“Though it is a difficult decision to leave the bench, particularly after recently being re-elected, I have decided to retire,” Letts said in a statement released Tuesday morning, Feb. 26. “My plans are to enjoy family and friends, and continue my involvement in civic and community boards.”
According to the statement, his retirement will be effective Thursday, Feb. 28, less than four months after winning a new eight-year term on the bench against challenger Mark Melrose. In the November contest, Letts, 51 at the time of the election, defeated Melrose with 54.6 percent of the vote to Melrose’s 45.4 percent following a hotly contested campaign.
Melrose offered sharp criticism of Letts’ decision to retire so soon after the election, saying that Letts has “made a mockery of the political process and betrayed the people who supported him.”
“This is a common political scheme where somebody runs for re-election, doesn’t serve out their term and resigns so the governor can make an appointment,” said Melrose. “Typically that successor is somebody who’s already been discussed between the one who’s resigning and the one who does the appointing.”
Gov. Roy Cooper will select a replacement for Letts, but that person will serve only until the General Election in 2020, when voters will select someone to begin a new eight-year term. Melrose said that he needs time to consider whether he will run in that election but would not rule it out offhand.
Haywood County Bar Association President Danya Vanhook said that she expects the seat to remain empty for about a month before Cooper makes his pick, with a new judge on the bench by April 1. Over the 10 days following Letts’ retirement, would-be judges will send their cover letters and résumés on to Raleigh. Traditionally, the governor has invited the top two candidates to talk with him further before making his selection.
Letts has led the Superior Court of District 30B ever since 2009, when then-Governor Bev Perdue appointed him to fill the seat of retiring judge Marlene Hyatt, who still had nearly two years left in her term. Letts ran unopposed for an eight-year term in 2010. Previously to his Superior Court appointment, Letts served as a district judge beginning in 2000 following an appointment from then-Gov. Jim Hunt, winning re-election in 2002 and 2006.
“I am eternally indebted to the citizens of Cherokee, Clay, Graham, Haywood, Jackson, Macon and Swain counties for their support and confidence reposed in me over these past two decades,” Letts said in his statement. “I am humbled and honored to have served as a judge in these counties working with the caring, competent and committed people in the court system and the law enforcement community who work tirelessly daily to improve justice in our communities.”
Letts’ flagship initiative toward that end was a pretrial release program aimed at allowing people facing charges for low-level, nonviolent offenses to continue to work while awaiting trial rather than staying in jail due to an inability to post bond. The program is still in the early stages of implementation and will now fall to his successor to carry on.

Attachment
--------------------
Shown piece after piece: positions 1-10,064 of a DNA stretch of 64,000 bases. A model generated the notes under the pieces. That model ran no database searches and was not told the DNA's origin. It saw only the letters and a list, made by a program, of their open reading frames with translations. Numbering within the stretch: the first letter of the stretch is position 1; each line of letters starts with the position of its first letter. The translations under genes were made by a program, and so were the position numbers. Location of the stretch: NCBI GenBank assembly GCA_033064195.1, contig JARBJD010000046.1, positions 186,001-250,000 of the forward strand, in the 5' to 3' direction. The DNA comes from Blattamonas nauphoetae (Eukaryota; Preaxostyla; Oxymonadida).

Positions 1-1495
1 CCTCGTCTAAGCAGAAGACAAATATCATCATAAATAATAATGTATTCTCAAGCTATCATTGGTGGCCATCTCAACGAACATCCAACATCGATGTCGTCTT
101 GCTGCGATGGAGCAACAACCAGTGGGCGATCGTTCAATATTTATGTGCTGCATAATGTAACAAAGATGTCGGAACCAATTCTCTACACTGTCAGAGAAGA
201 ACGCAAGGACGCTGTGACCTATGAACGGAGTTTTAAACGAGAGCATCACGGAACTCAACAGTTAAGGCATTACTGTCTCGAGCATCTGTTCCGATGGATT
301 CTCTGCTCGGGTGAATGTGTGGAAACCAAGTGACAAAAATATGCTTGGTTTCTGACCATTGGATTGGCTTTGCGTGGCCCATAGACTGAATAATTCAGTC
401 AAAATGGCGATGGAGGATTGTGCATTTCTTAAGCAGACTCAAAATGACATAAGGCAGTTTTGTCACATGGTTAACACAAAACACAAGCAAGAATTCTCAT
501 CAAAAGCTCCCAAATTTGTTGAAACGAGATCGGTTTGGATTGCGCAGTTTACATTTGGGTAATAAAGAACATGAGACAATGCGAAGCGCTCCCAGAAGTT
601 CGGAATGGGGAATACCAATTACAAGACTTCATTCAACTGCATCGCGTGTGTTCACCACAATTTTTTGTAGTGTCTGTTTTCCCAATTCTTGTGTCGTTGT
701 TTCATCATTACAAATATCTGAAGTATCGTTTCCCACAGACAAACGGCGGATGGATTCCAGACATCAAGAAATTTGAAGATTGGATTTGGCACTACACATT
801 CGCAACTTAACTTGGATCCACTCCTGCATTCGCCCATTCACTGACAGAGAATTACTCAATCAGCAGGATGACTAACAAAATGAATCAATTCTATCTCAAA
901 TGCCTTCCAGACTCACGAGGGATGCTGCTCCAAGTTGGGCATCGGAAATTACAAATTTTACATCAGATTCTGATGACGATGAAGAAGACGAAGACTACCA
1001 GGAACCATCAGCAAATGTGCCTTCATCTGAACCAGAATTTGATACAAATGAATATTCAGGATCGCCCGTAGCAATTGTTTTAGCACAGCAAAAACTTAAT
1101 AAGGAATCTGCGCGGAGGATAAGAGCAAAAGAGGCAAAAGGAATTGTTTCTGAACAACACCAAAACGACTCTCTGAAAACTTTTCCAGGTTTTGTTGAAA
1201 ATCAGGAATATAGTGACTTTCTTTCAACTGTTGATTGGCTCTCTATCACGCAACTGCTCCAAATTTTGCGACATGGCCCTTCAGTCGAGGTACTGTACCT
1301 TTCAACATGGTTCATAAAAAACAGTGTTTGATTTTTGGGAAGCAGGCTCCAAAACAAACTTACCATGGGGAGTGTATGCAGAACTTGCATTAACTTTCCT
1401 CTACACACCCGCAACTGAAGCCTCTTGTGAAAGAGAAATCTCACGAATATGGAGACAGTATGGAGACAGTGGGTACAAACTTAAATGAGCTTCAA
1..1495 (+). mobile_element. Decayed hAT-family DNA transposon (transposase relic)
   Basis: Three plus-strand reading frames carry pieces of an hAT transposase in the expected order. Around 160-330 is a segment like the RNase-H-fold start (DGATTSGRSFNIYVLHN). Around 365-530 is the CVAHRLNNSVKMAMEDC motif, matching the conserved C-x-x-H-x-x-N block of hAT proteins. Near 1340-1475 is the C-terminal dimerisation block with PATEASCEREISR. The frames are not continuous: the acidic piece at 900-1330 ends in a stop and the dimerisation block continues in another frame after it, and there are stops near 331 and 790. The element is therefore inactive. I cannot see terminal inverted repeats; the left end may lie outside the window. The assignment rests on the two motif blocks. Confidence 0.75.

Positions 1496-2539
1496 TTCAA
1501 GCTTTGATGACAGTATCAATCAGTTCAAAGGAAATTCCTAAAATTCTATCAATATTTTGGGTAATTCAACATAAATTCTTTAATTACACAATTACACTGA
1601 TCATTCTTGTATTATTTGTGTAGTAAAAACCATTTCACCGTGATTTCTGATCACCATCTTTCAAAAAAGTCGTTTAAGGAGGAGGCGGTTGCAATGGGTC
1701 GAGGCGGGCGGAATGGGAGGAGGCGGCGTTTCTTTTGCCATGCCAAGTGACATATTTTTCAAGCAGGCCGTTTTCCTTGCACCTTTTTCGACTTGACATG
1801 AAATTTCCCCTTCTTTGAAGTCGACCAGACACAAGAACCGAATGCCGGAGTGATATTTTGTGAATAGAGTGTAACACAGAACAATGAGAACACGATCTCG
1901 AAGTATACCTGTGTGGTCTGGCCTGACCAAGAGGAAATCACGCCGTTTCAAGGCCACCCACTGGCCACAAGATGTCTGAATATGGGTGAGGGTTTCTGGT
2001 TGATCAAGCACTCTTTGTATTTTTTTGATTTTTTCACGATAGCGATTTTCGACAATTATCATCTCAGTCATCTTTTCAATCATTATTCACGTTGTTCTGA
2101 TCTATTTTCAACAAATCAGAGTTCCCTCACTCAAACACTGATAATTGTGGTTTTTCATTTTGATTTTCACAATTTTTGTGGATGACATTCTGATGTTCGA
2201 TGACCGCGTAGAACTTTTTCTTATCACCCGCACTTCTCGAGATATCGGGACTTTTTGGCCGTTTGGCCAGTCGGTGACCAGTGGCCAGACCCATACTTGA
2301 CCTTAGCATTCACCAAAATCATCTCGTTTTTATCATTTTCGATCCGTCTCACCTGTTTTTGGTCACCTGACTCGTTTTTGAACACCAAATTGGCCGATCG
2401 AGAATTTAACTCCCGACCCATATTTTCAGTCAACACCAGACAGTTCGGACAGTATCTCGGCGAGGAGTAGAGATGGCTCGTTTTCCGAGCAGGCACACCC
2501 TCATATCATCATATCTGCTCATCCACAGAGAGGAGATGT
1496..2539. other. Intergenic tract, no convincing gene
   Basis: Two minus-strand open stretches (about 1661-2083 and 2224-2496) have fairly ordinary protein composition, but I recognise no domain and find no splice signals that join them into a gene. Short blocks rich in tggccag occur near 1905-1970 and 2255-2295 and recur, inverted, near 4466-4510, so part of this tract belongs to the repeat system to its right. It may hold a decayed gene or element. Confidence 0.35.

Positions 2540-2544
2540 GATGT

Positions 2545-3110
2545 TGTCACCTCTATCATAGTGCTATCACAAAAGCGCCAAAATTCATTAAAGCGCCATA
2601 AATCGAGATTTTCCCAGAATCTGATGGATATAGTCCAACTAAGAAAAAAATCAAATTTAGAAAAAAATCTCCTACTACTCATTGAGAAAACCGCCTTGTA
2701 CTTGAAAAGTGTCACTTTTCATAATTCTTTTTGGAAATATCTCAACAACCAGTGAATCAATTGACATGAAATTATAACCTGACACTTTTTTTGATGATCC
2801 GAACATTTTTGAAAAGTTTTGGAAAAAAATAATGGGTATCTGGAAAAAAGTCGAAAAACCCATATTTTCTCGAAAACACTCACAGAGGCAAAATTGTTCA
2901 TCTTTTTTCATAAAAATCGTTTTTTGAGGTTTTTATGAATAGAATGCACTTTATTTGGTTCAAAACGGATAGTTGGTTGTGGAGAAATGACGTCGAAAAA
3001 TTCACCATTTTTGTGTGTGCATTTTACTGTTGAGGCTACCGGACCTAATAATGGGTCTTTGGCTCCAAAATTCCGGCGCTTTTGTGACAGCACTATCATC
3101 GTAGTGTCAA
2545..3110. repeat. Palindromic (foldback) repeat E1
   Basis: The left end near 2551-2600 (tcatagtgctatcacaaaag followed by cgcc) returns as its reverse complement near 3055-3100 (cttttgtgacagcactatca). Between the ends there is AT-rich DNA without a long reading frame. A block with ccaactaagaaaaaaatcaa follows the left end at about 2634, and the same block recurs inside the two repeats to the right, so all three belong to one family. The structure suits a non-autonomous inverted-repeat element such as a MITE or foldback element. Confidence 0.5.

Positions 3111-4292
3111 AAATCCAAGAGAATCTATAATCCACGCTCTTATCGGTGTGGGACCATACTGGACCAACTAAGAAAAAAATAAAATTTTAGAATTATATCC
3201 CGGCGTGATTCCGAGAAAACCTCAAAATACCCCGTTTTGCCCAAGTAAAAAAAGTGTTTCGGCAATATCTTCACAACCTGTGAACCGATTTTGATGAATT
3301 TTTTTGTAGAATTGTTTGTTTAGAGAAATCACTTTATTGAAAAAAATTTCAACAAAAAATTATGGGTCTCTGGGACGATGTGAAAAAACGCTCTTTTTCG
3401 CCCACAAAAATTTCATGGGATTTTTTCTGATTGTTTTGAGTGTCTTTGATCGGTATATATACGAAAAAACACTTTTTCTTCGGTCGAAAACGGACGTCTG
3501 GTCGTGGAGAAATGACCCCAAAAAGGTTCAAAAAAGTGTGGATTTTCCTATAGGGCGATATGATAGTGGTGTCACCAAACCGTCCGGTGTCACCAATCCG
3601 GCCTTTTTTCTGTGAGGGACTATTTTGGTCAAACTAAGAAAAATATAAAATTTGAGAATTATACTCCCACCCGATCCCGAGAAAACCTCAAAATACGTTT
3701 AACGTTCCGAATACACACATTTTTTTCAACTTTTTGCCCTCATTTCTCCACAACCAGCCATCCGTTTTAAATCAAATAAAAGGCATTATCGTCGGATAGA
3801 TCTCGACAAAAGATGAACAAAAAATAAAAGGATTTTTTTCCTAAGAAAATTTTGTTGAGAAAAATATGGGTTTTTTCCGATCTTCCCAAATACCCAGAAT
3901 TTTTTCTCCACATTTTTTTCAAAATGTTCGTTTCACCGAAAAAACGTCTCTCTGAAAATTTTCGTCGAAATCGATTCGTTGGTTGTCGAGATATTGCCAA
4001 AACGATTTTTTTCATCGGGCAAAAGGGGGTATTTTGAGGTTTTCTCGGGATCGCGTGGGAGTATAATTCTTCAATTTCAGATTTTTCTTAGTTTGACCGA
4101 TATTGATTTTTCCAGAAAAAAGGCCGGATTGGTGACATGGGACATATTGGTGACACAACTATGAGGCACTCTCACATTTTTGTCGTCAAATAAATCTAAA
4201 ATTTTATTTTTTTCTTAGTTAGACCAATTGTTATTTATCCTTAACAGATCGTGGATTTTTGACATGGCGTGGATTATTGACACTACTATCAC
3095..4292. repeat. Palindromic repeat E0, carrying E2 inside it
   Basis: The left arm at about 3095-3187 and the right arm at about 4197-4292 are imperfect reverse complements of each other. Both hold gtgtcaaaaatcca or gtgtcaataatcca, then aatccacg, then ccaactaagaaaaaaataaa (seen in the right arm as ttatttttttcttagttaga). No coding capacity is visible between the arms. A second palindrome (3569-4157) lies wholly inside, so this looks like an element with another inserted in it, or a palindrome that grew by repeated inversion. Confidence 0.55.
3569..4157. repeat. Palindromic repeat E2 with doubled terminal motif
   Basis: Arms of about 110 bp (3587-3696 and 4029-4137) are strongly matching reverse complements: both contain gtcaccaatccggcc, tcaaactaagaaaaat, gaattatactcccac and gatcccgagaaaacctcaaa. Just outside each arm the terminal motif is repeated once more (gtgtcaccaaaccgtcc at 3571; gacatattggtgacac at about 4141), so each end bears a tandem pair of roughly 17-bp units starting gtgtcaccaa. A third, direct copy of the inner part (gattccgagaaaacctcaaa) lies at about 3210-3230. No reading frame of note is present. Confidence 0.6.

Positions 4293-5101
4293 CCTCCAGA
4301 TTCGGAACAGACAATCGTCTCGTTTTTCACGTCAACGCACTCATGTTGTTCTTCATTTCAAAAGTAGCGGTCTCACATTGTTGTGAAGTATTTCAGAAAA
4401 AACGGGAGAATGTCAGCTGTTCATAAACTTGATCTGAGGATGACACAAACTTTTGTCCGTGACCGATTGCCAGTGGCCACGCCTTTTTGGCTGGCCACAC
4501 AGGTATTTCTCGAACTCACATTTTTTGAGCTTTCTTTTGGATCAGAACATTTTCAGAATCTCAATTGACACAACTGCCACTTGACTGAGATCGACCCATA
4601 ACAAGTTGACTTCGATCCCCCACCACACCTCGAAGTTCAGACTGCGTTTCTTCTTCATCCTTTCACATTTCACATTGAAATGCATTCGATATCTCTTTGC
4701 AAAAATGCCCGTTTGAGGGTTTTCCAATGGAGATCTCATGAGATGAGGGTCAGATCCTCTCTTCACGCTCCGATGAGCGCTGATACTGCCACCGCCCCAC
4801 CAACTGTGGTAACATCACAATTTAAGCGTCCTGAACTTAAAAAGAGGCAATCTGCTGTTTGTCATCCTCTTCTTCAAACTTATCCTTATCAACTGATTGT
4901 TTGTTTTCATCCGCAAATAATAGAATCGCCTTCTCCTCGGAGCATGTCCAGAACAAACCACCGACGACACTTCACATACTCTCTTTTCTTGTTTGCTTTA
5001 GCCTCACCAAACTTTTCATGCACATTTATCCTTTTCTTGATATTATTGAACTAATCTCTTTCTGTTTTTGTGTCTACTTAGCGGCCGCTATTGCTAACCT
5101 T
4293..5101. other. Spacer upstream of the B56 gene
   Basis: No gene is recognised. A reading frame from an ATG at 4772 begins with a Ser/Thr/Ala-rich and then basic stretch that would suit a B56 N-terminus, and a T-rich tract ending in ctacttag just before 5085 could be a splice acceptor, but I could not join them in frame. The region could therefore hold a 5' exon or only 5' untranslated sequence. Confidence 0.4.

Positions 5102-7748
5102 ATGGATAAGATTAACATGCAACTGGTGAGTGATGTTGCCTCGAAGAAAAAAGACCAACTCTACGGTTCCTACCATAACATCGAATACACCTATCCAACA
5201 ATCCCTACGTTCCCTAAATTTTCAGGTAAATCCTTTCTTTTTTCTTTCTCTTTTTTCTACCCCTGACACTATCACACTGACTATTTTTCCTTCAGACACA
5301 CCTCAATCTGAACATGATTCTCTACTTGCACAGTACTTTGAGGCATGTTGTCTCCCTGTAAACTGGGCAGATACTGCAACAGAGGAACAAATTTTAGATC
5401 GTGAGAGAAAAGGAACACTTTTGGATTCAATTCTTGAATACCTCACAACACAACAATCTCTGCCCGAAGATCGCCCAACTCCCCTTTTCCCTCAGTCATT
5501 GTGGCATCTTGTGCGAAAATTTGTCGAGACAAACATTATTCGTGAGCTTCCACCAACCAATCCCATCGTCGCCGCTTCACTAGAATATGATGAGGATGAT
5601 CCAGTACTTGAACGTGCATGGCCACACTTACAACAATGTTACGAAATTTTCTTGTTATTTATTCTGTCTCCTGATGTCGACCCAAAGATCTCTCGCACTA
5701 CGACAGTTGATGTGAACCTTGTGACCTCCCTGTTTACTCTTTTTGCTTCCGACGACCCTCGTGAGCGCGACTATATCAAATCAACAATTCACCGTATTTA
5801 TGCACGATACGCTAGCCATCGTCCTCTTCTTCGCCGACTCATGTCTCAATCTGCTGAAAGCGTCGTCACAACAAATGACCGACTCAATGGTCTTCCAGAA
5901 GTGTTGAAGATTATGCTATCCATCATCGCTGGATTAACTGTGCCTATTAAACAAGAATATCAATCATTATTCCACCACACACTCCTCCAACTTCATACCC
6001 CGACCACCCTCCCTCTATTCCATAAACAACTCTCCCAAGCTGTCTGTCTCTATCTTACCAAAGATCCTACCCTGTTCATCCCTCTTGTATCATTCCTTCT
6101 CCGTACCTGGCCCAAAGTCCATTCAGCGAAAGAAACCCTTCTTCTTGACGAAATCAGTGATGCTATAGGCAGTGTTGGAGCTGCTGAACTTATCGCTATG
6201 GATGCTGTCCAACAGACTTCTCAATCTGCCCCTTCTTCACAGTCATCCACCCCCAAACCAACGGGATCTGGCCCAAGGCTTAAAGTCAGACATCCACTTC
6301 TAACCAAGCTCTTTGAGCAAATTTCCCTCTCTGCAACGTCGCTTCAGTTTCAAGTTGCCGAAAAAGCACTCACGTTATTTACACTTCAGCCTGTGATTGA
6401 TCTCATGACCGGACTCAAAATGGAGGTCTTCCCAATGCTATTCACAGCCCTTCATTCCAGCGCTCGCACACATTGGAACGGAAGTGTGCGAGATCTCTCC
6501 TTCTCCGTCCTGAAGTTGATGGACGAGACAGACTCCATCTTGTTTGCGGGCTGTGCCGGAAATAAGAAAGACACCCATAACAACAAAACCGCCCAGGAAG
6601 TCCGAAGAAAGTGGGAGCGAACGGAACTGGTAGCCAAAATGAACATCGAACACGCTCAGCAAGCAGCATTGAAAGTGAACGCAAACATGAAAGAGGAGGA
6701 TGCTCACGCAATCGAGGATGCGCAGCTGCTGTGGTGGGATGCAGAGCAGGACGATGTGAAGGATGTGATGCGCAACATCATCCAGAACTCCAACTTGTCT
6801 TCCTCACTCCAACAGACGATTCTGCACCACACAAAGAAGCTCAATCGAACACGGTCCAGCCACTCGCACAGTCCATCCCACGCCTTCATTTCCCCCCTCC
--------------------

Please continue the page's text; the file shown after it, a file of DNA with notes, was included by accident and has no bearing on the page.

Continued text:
“I think Judge Letts has done an amazing job as a judge and trying to be innovative, but at the same time understand the role of the legal system in our changing world,” said Zeb Smathers, a local attorney who also serves as mayor of Canton and is a past president of the Haywood County Bar Association. “I think the thing that I will remember and I appreciate the most is how he treated my clients, no matter who they were or what their situation was. Especially with my criminal clients, they always appreciated that.”
Vanhook credited Letts with vastly improving courthouse security in Haywood and Jackson counties, and with increasing the court’s efficiency by instituting one week of administrative court each month. During administrative court, judges and attorneys deal with pleas and other administrative matters that don’t require a jury, reducing the strain on jury members and allowing cases to be resolved more quickly.
“He’s done a lot and he will be missed, but I do believe his legacy will carry on,” Vanhook said.
Letts is a member of the Eastern Band of Cherokee Indians, and rumors had been circulating for some time that he was planning to run for principal chief in this year’s election. When asked Tuesday, Feb. 19, whether there was any truth to those rumors, Letts said he would make a decision by the end of the week. On Tuesday, Feb. 26, he released the statement announcing his retirement without mention of any plans for candidacy.
However, he was unambiguous when asked about those plans in a follow-up email. The Smoky Mountain News asked whether he had any plans to run for tribal office, and Letts said that he did not. SMN then followed up to ask whether he had completely ruled out such a candidacy, to which Letts said that yes, he had.
Melrose said that he doesn’t necessarily believe that statement.
“I don’t think you can believe what he says about it,” said Melrose. “He said he’s going to serve his term and you couldn’t believe that.”
Filing for tribal elections begins Friday, March 1, and continues through March 15. All 12 Tribal Council seats, as well as the principal chief and vice chief offices, are up for election. It’s bound to be a contentious race, the first chief election following the controversial impeachment of former Principal Chief Patrick Lambert. While filing has not yet begun, three candidates have already announced their plans to run for chief. Incumbent Richard Sneed will be seeking his first elected term as principal chief, running against former Councilmember Teresa McCoy and Yellowhill resident Missy Crowe.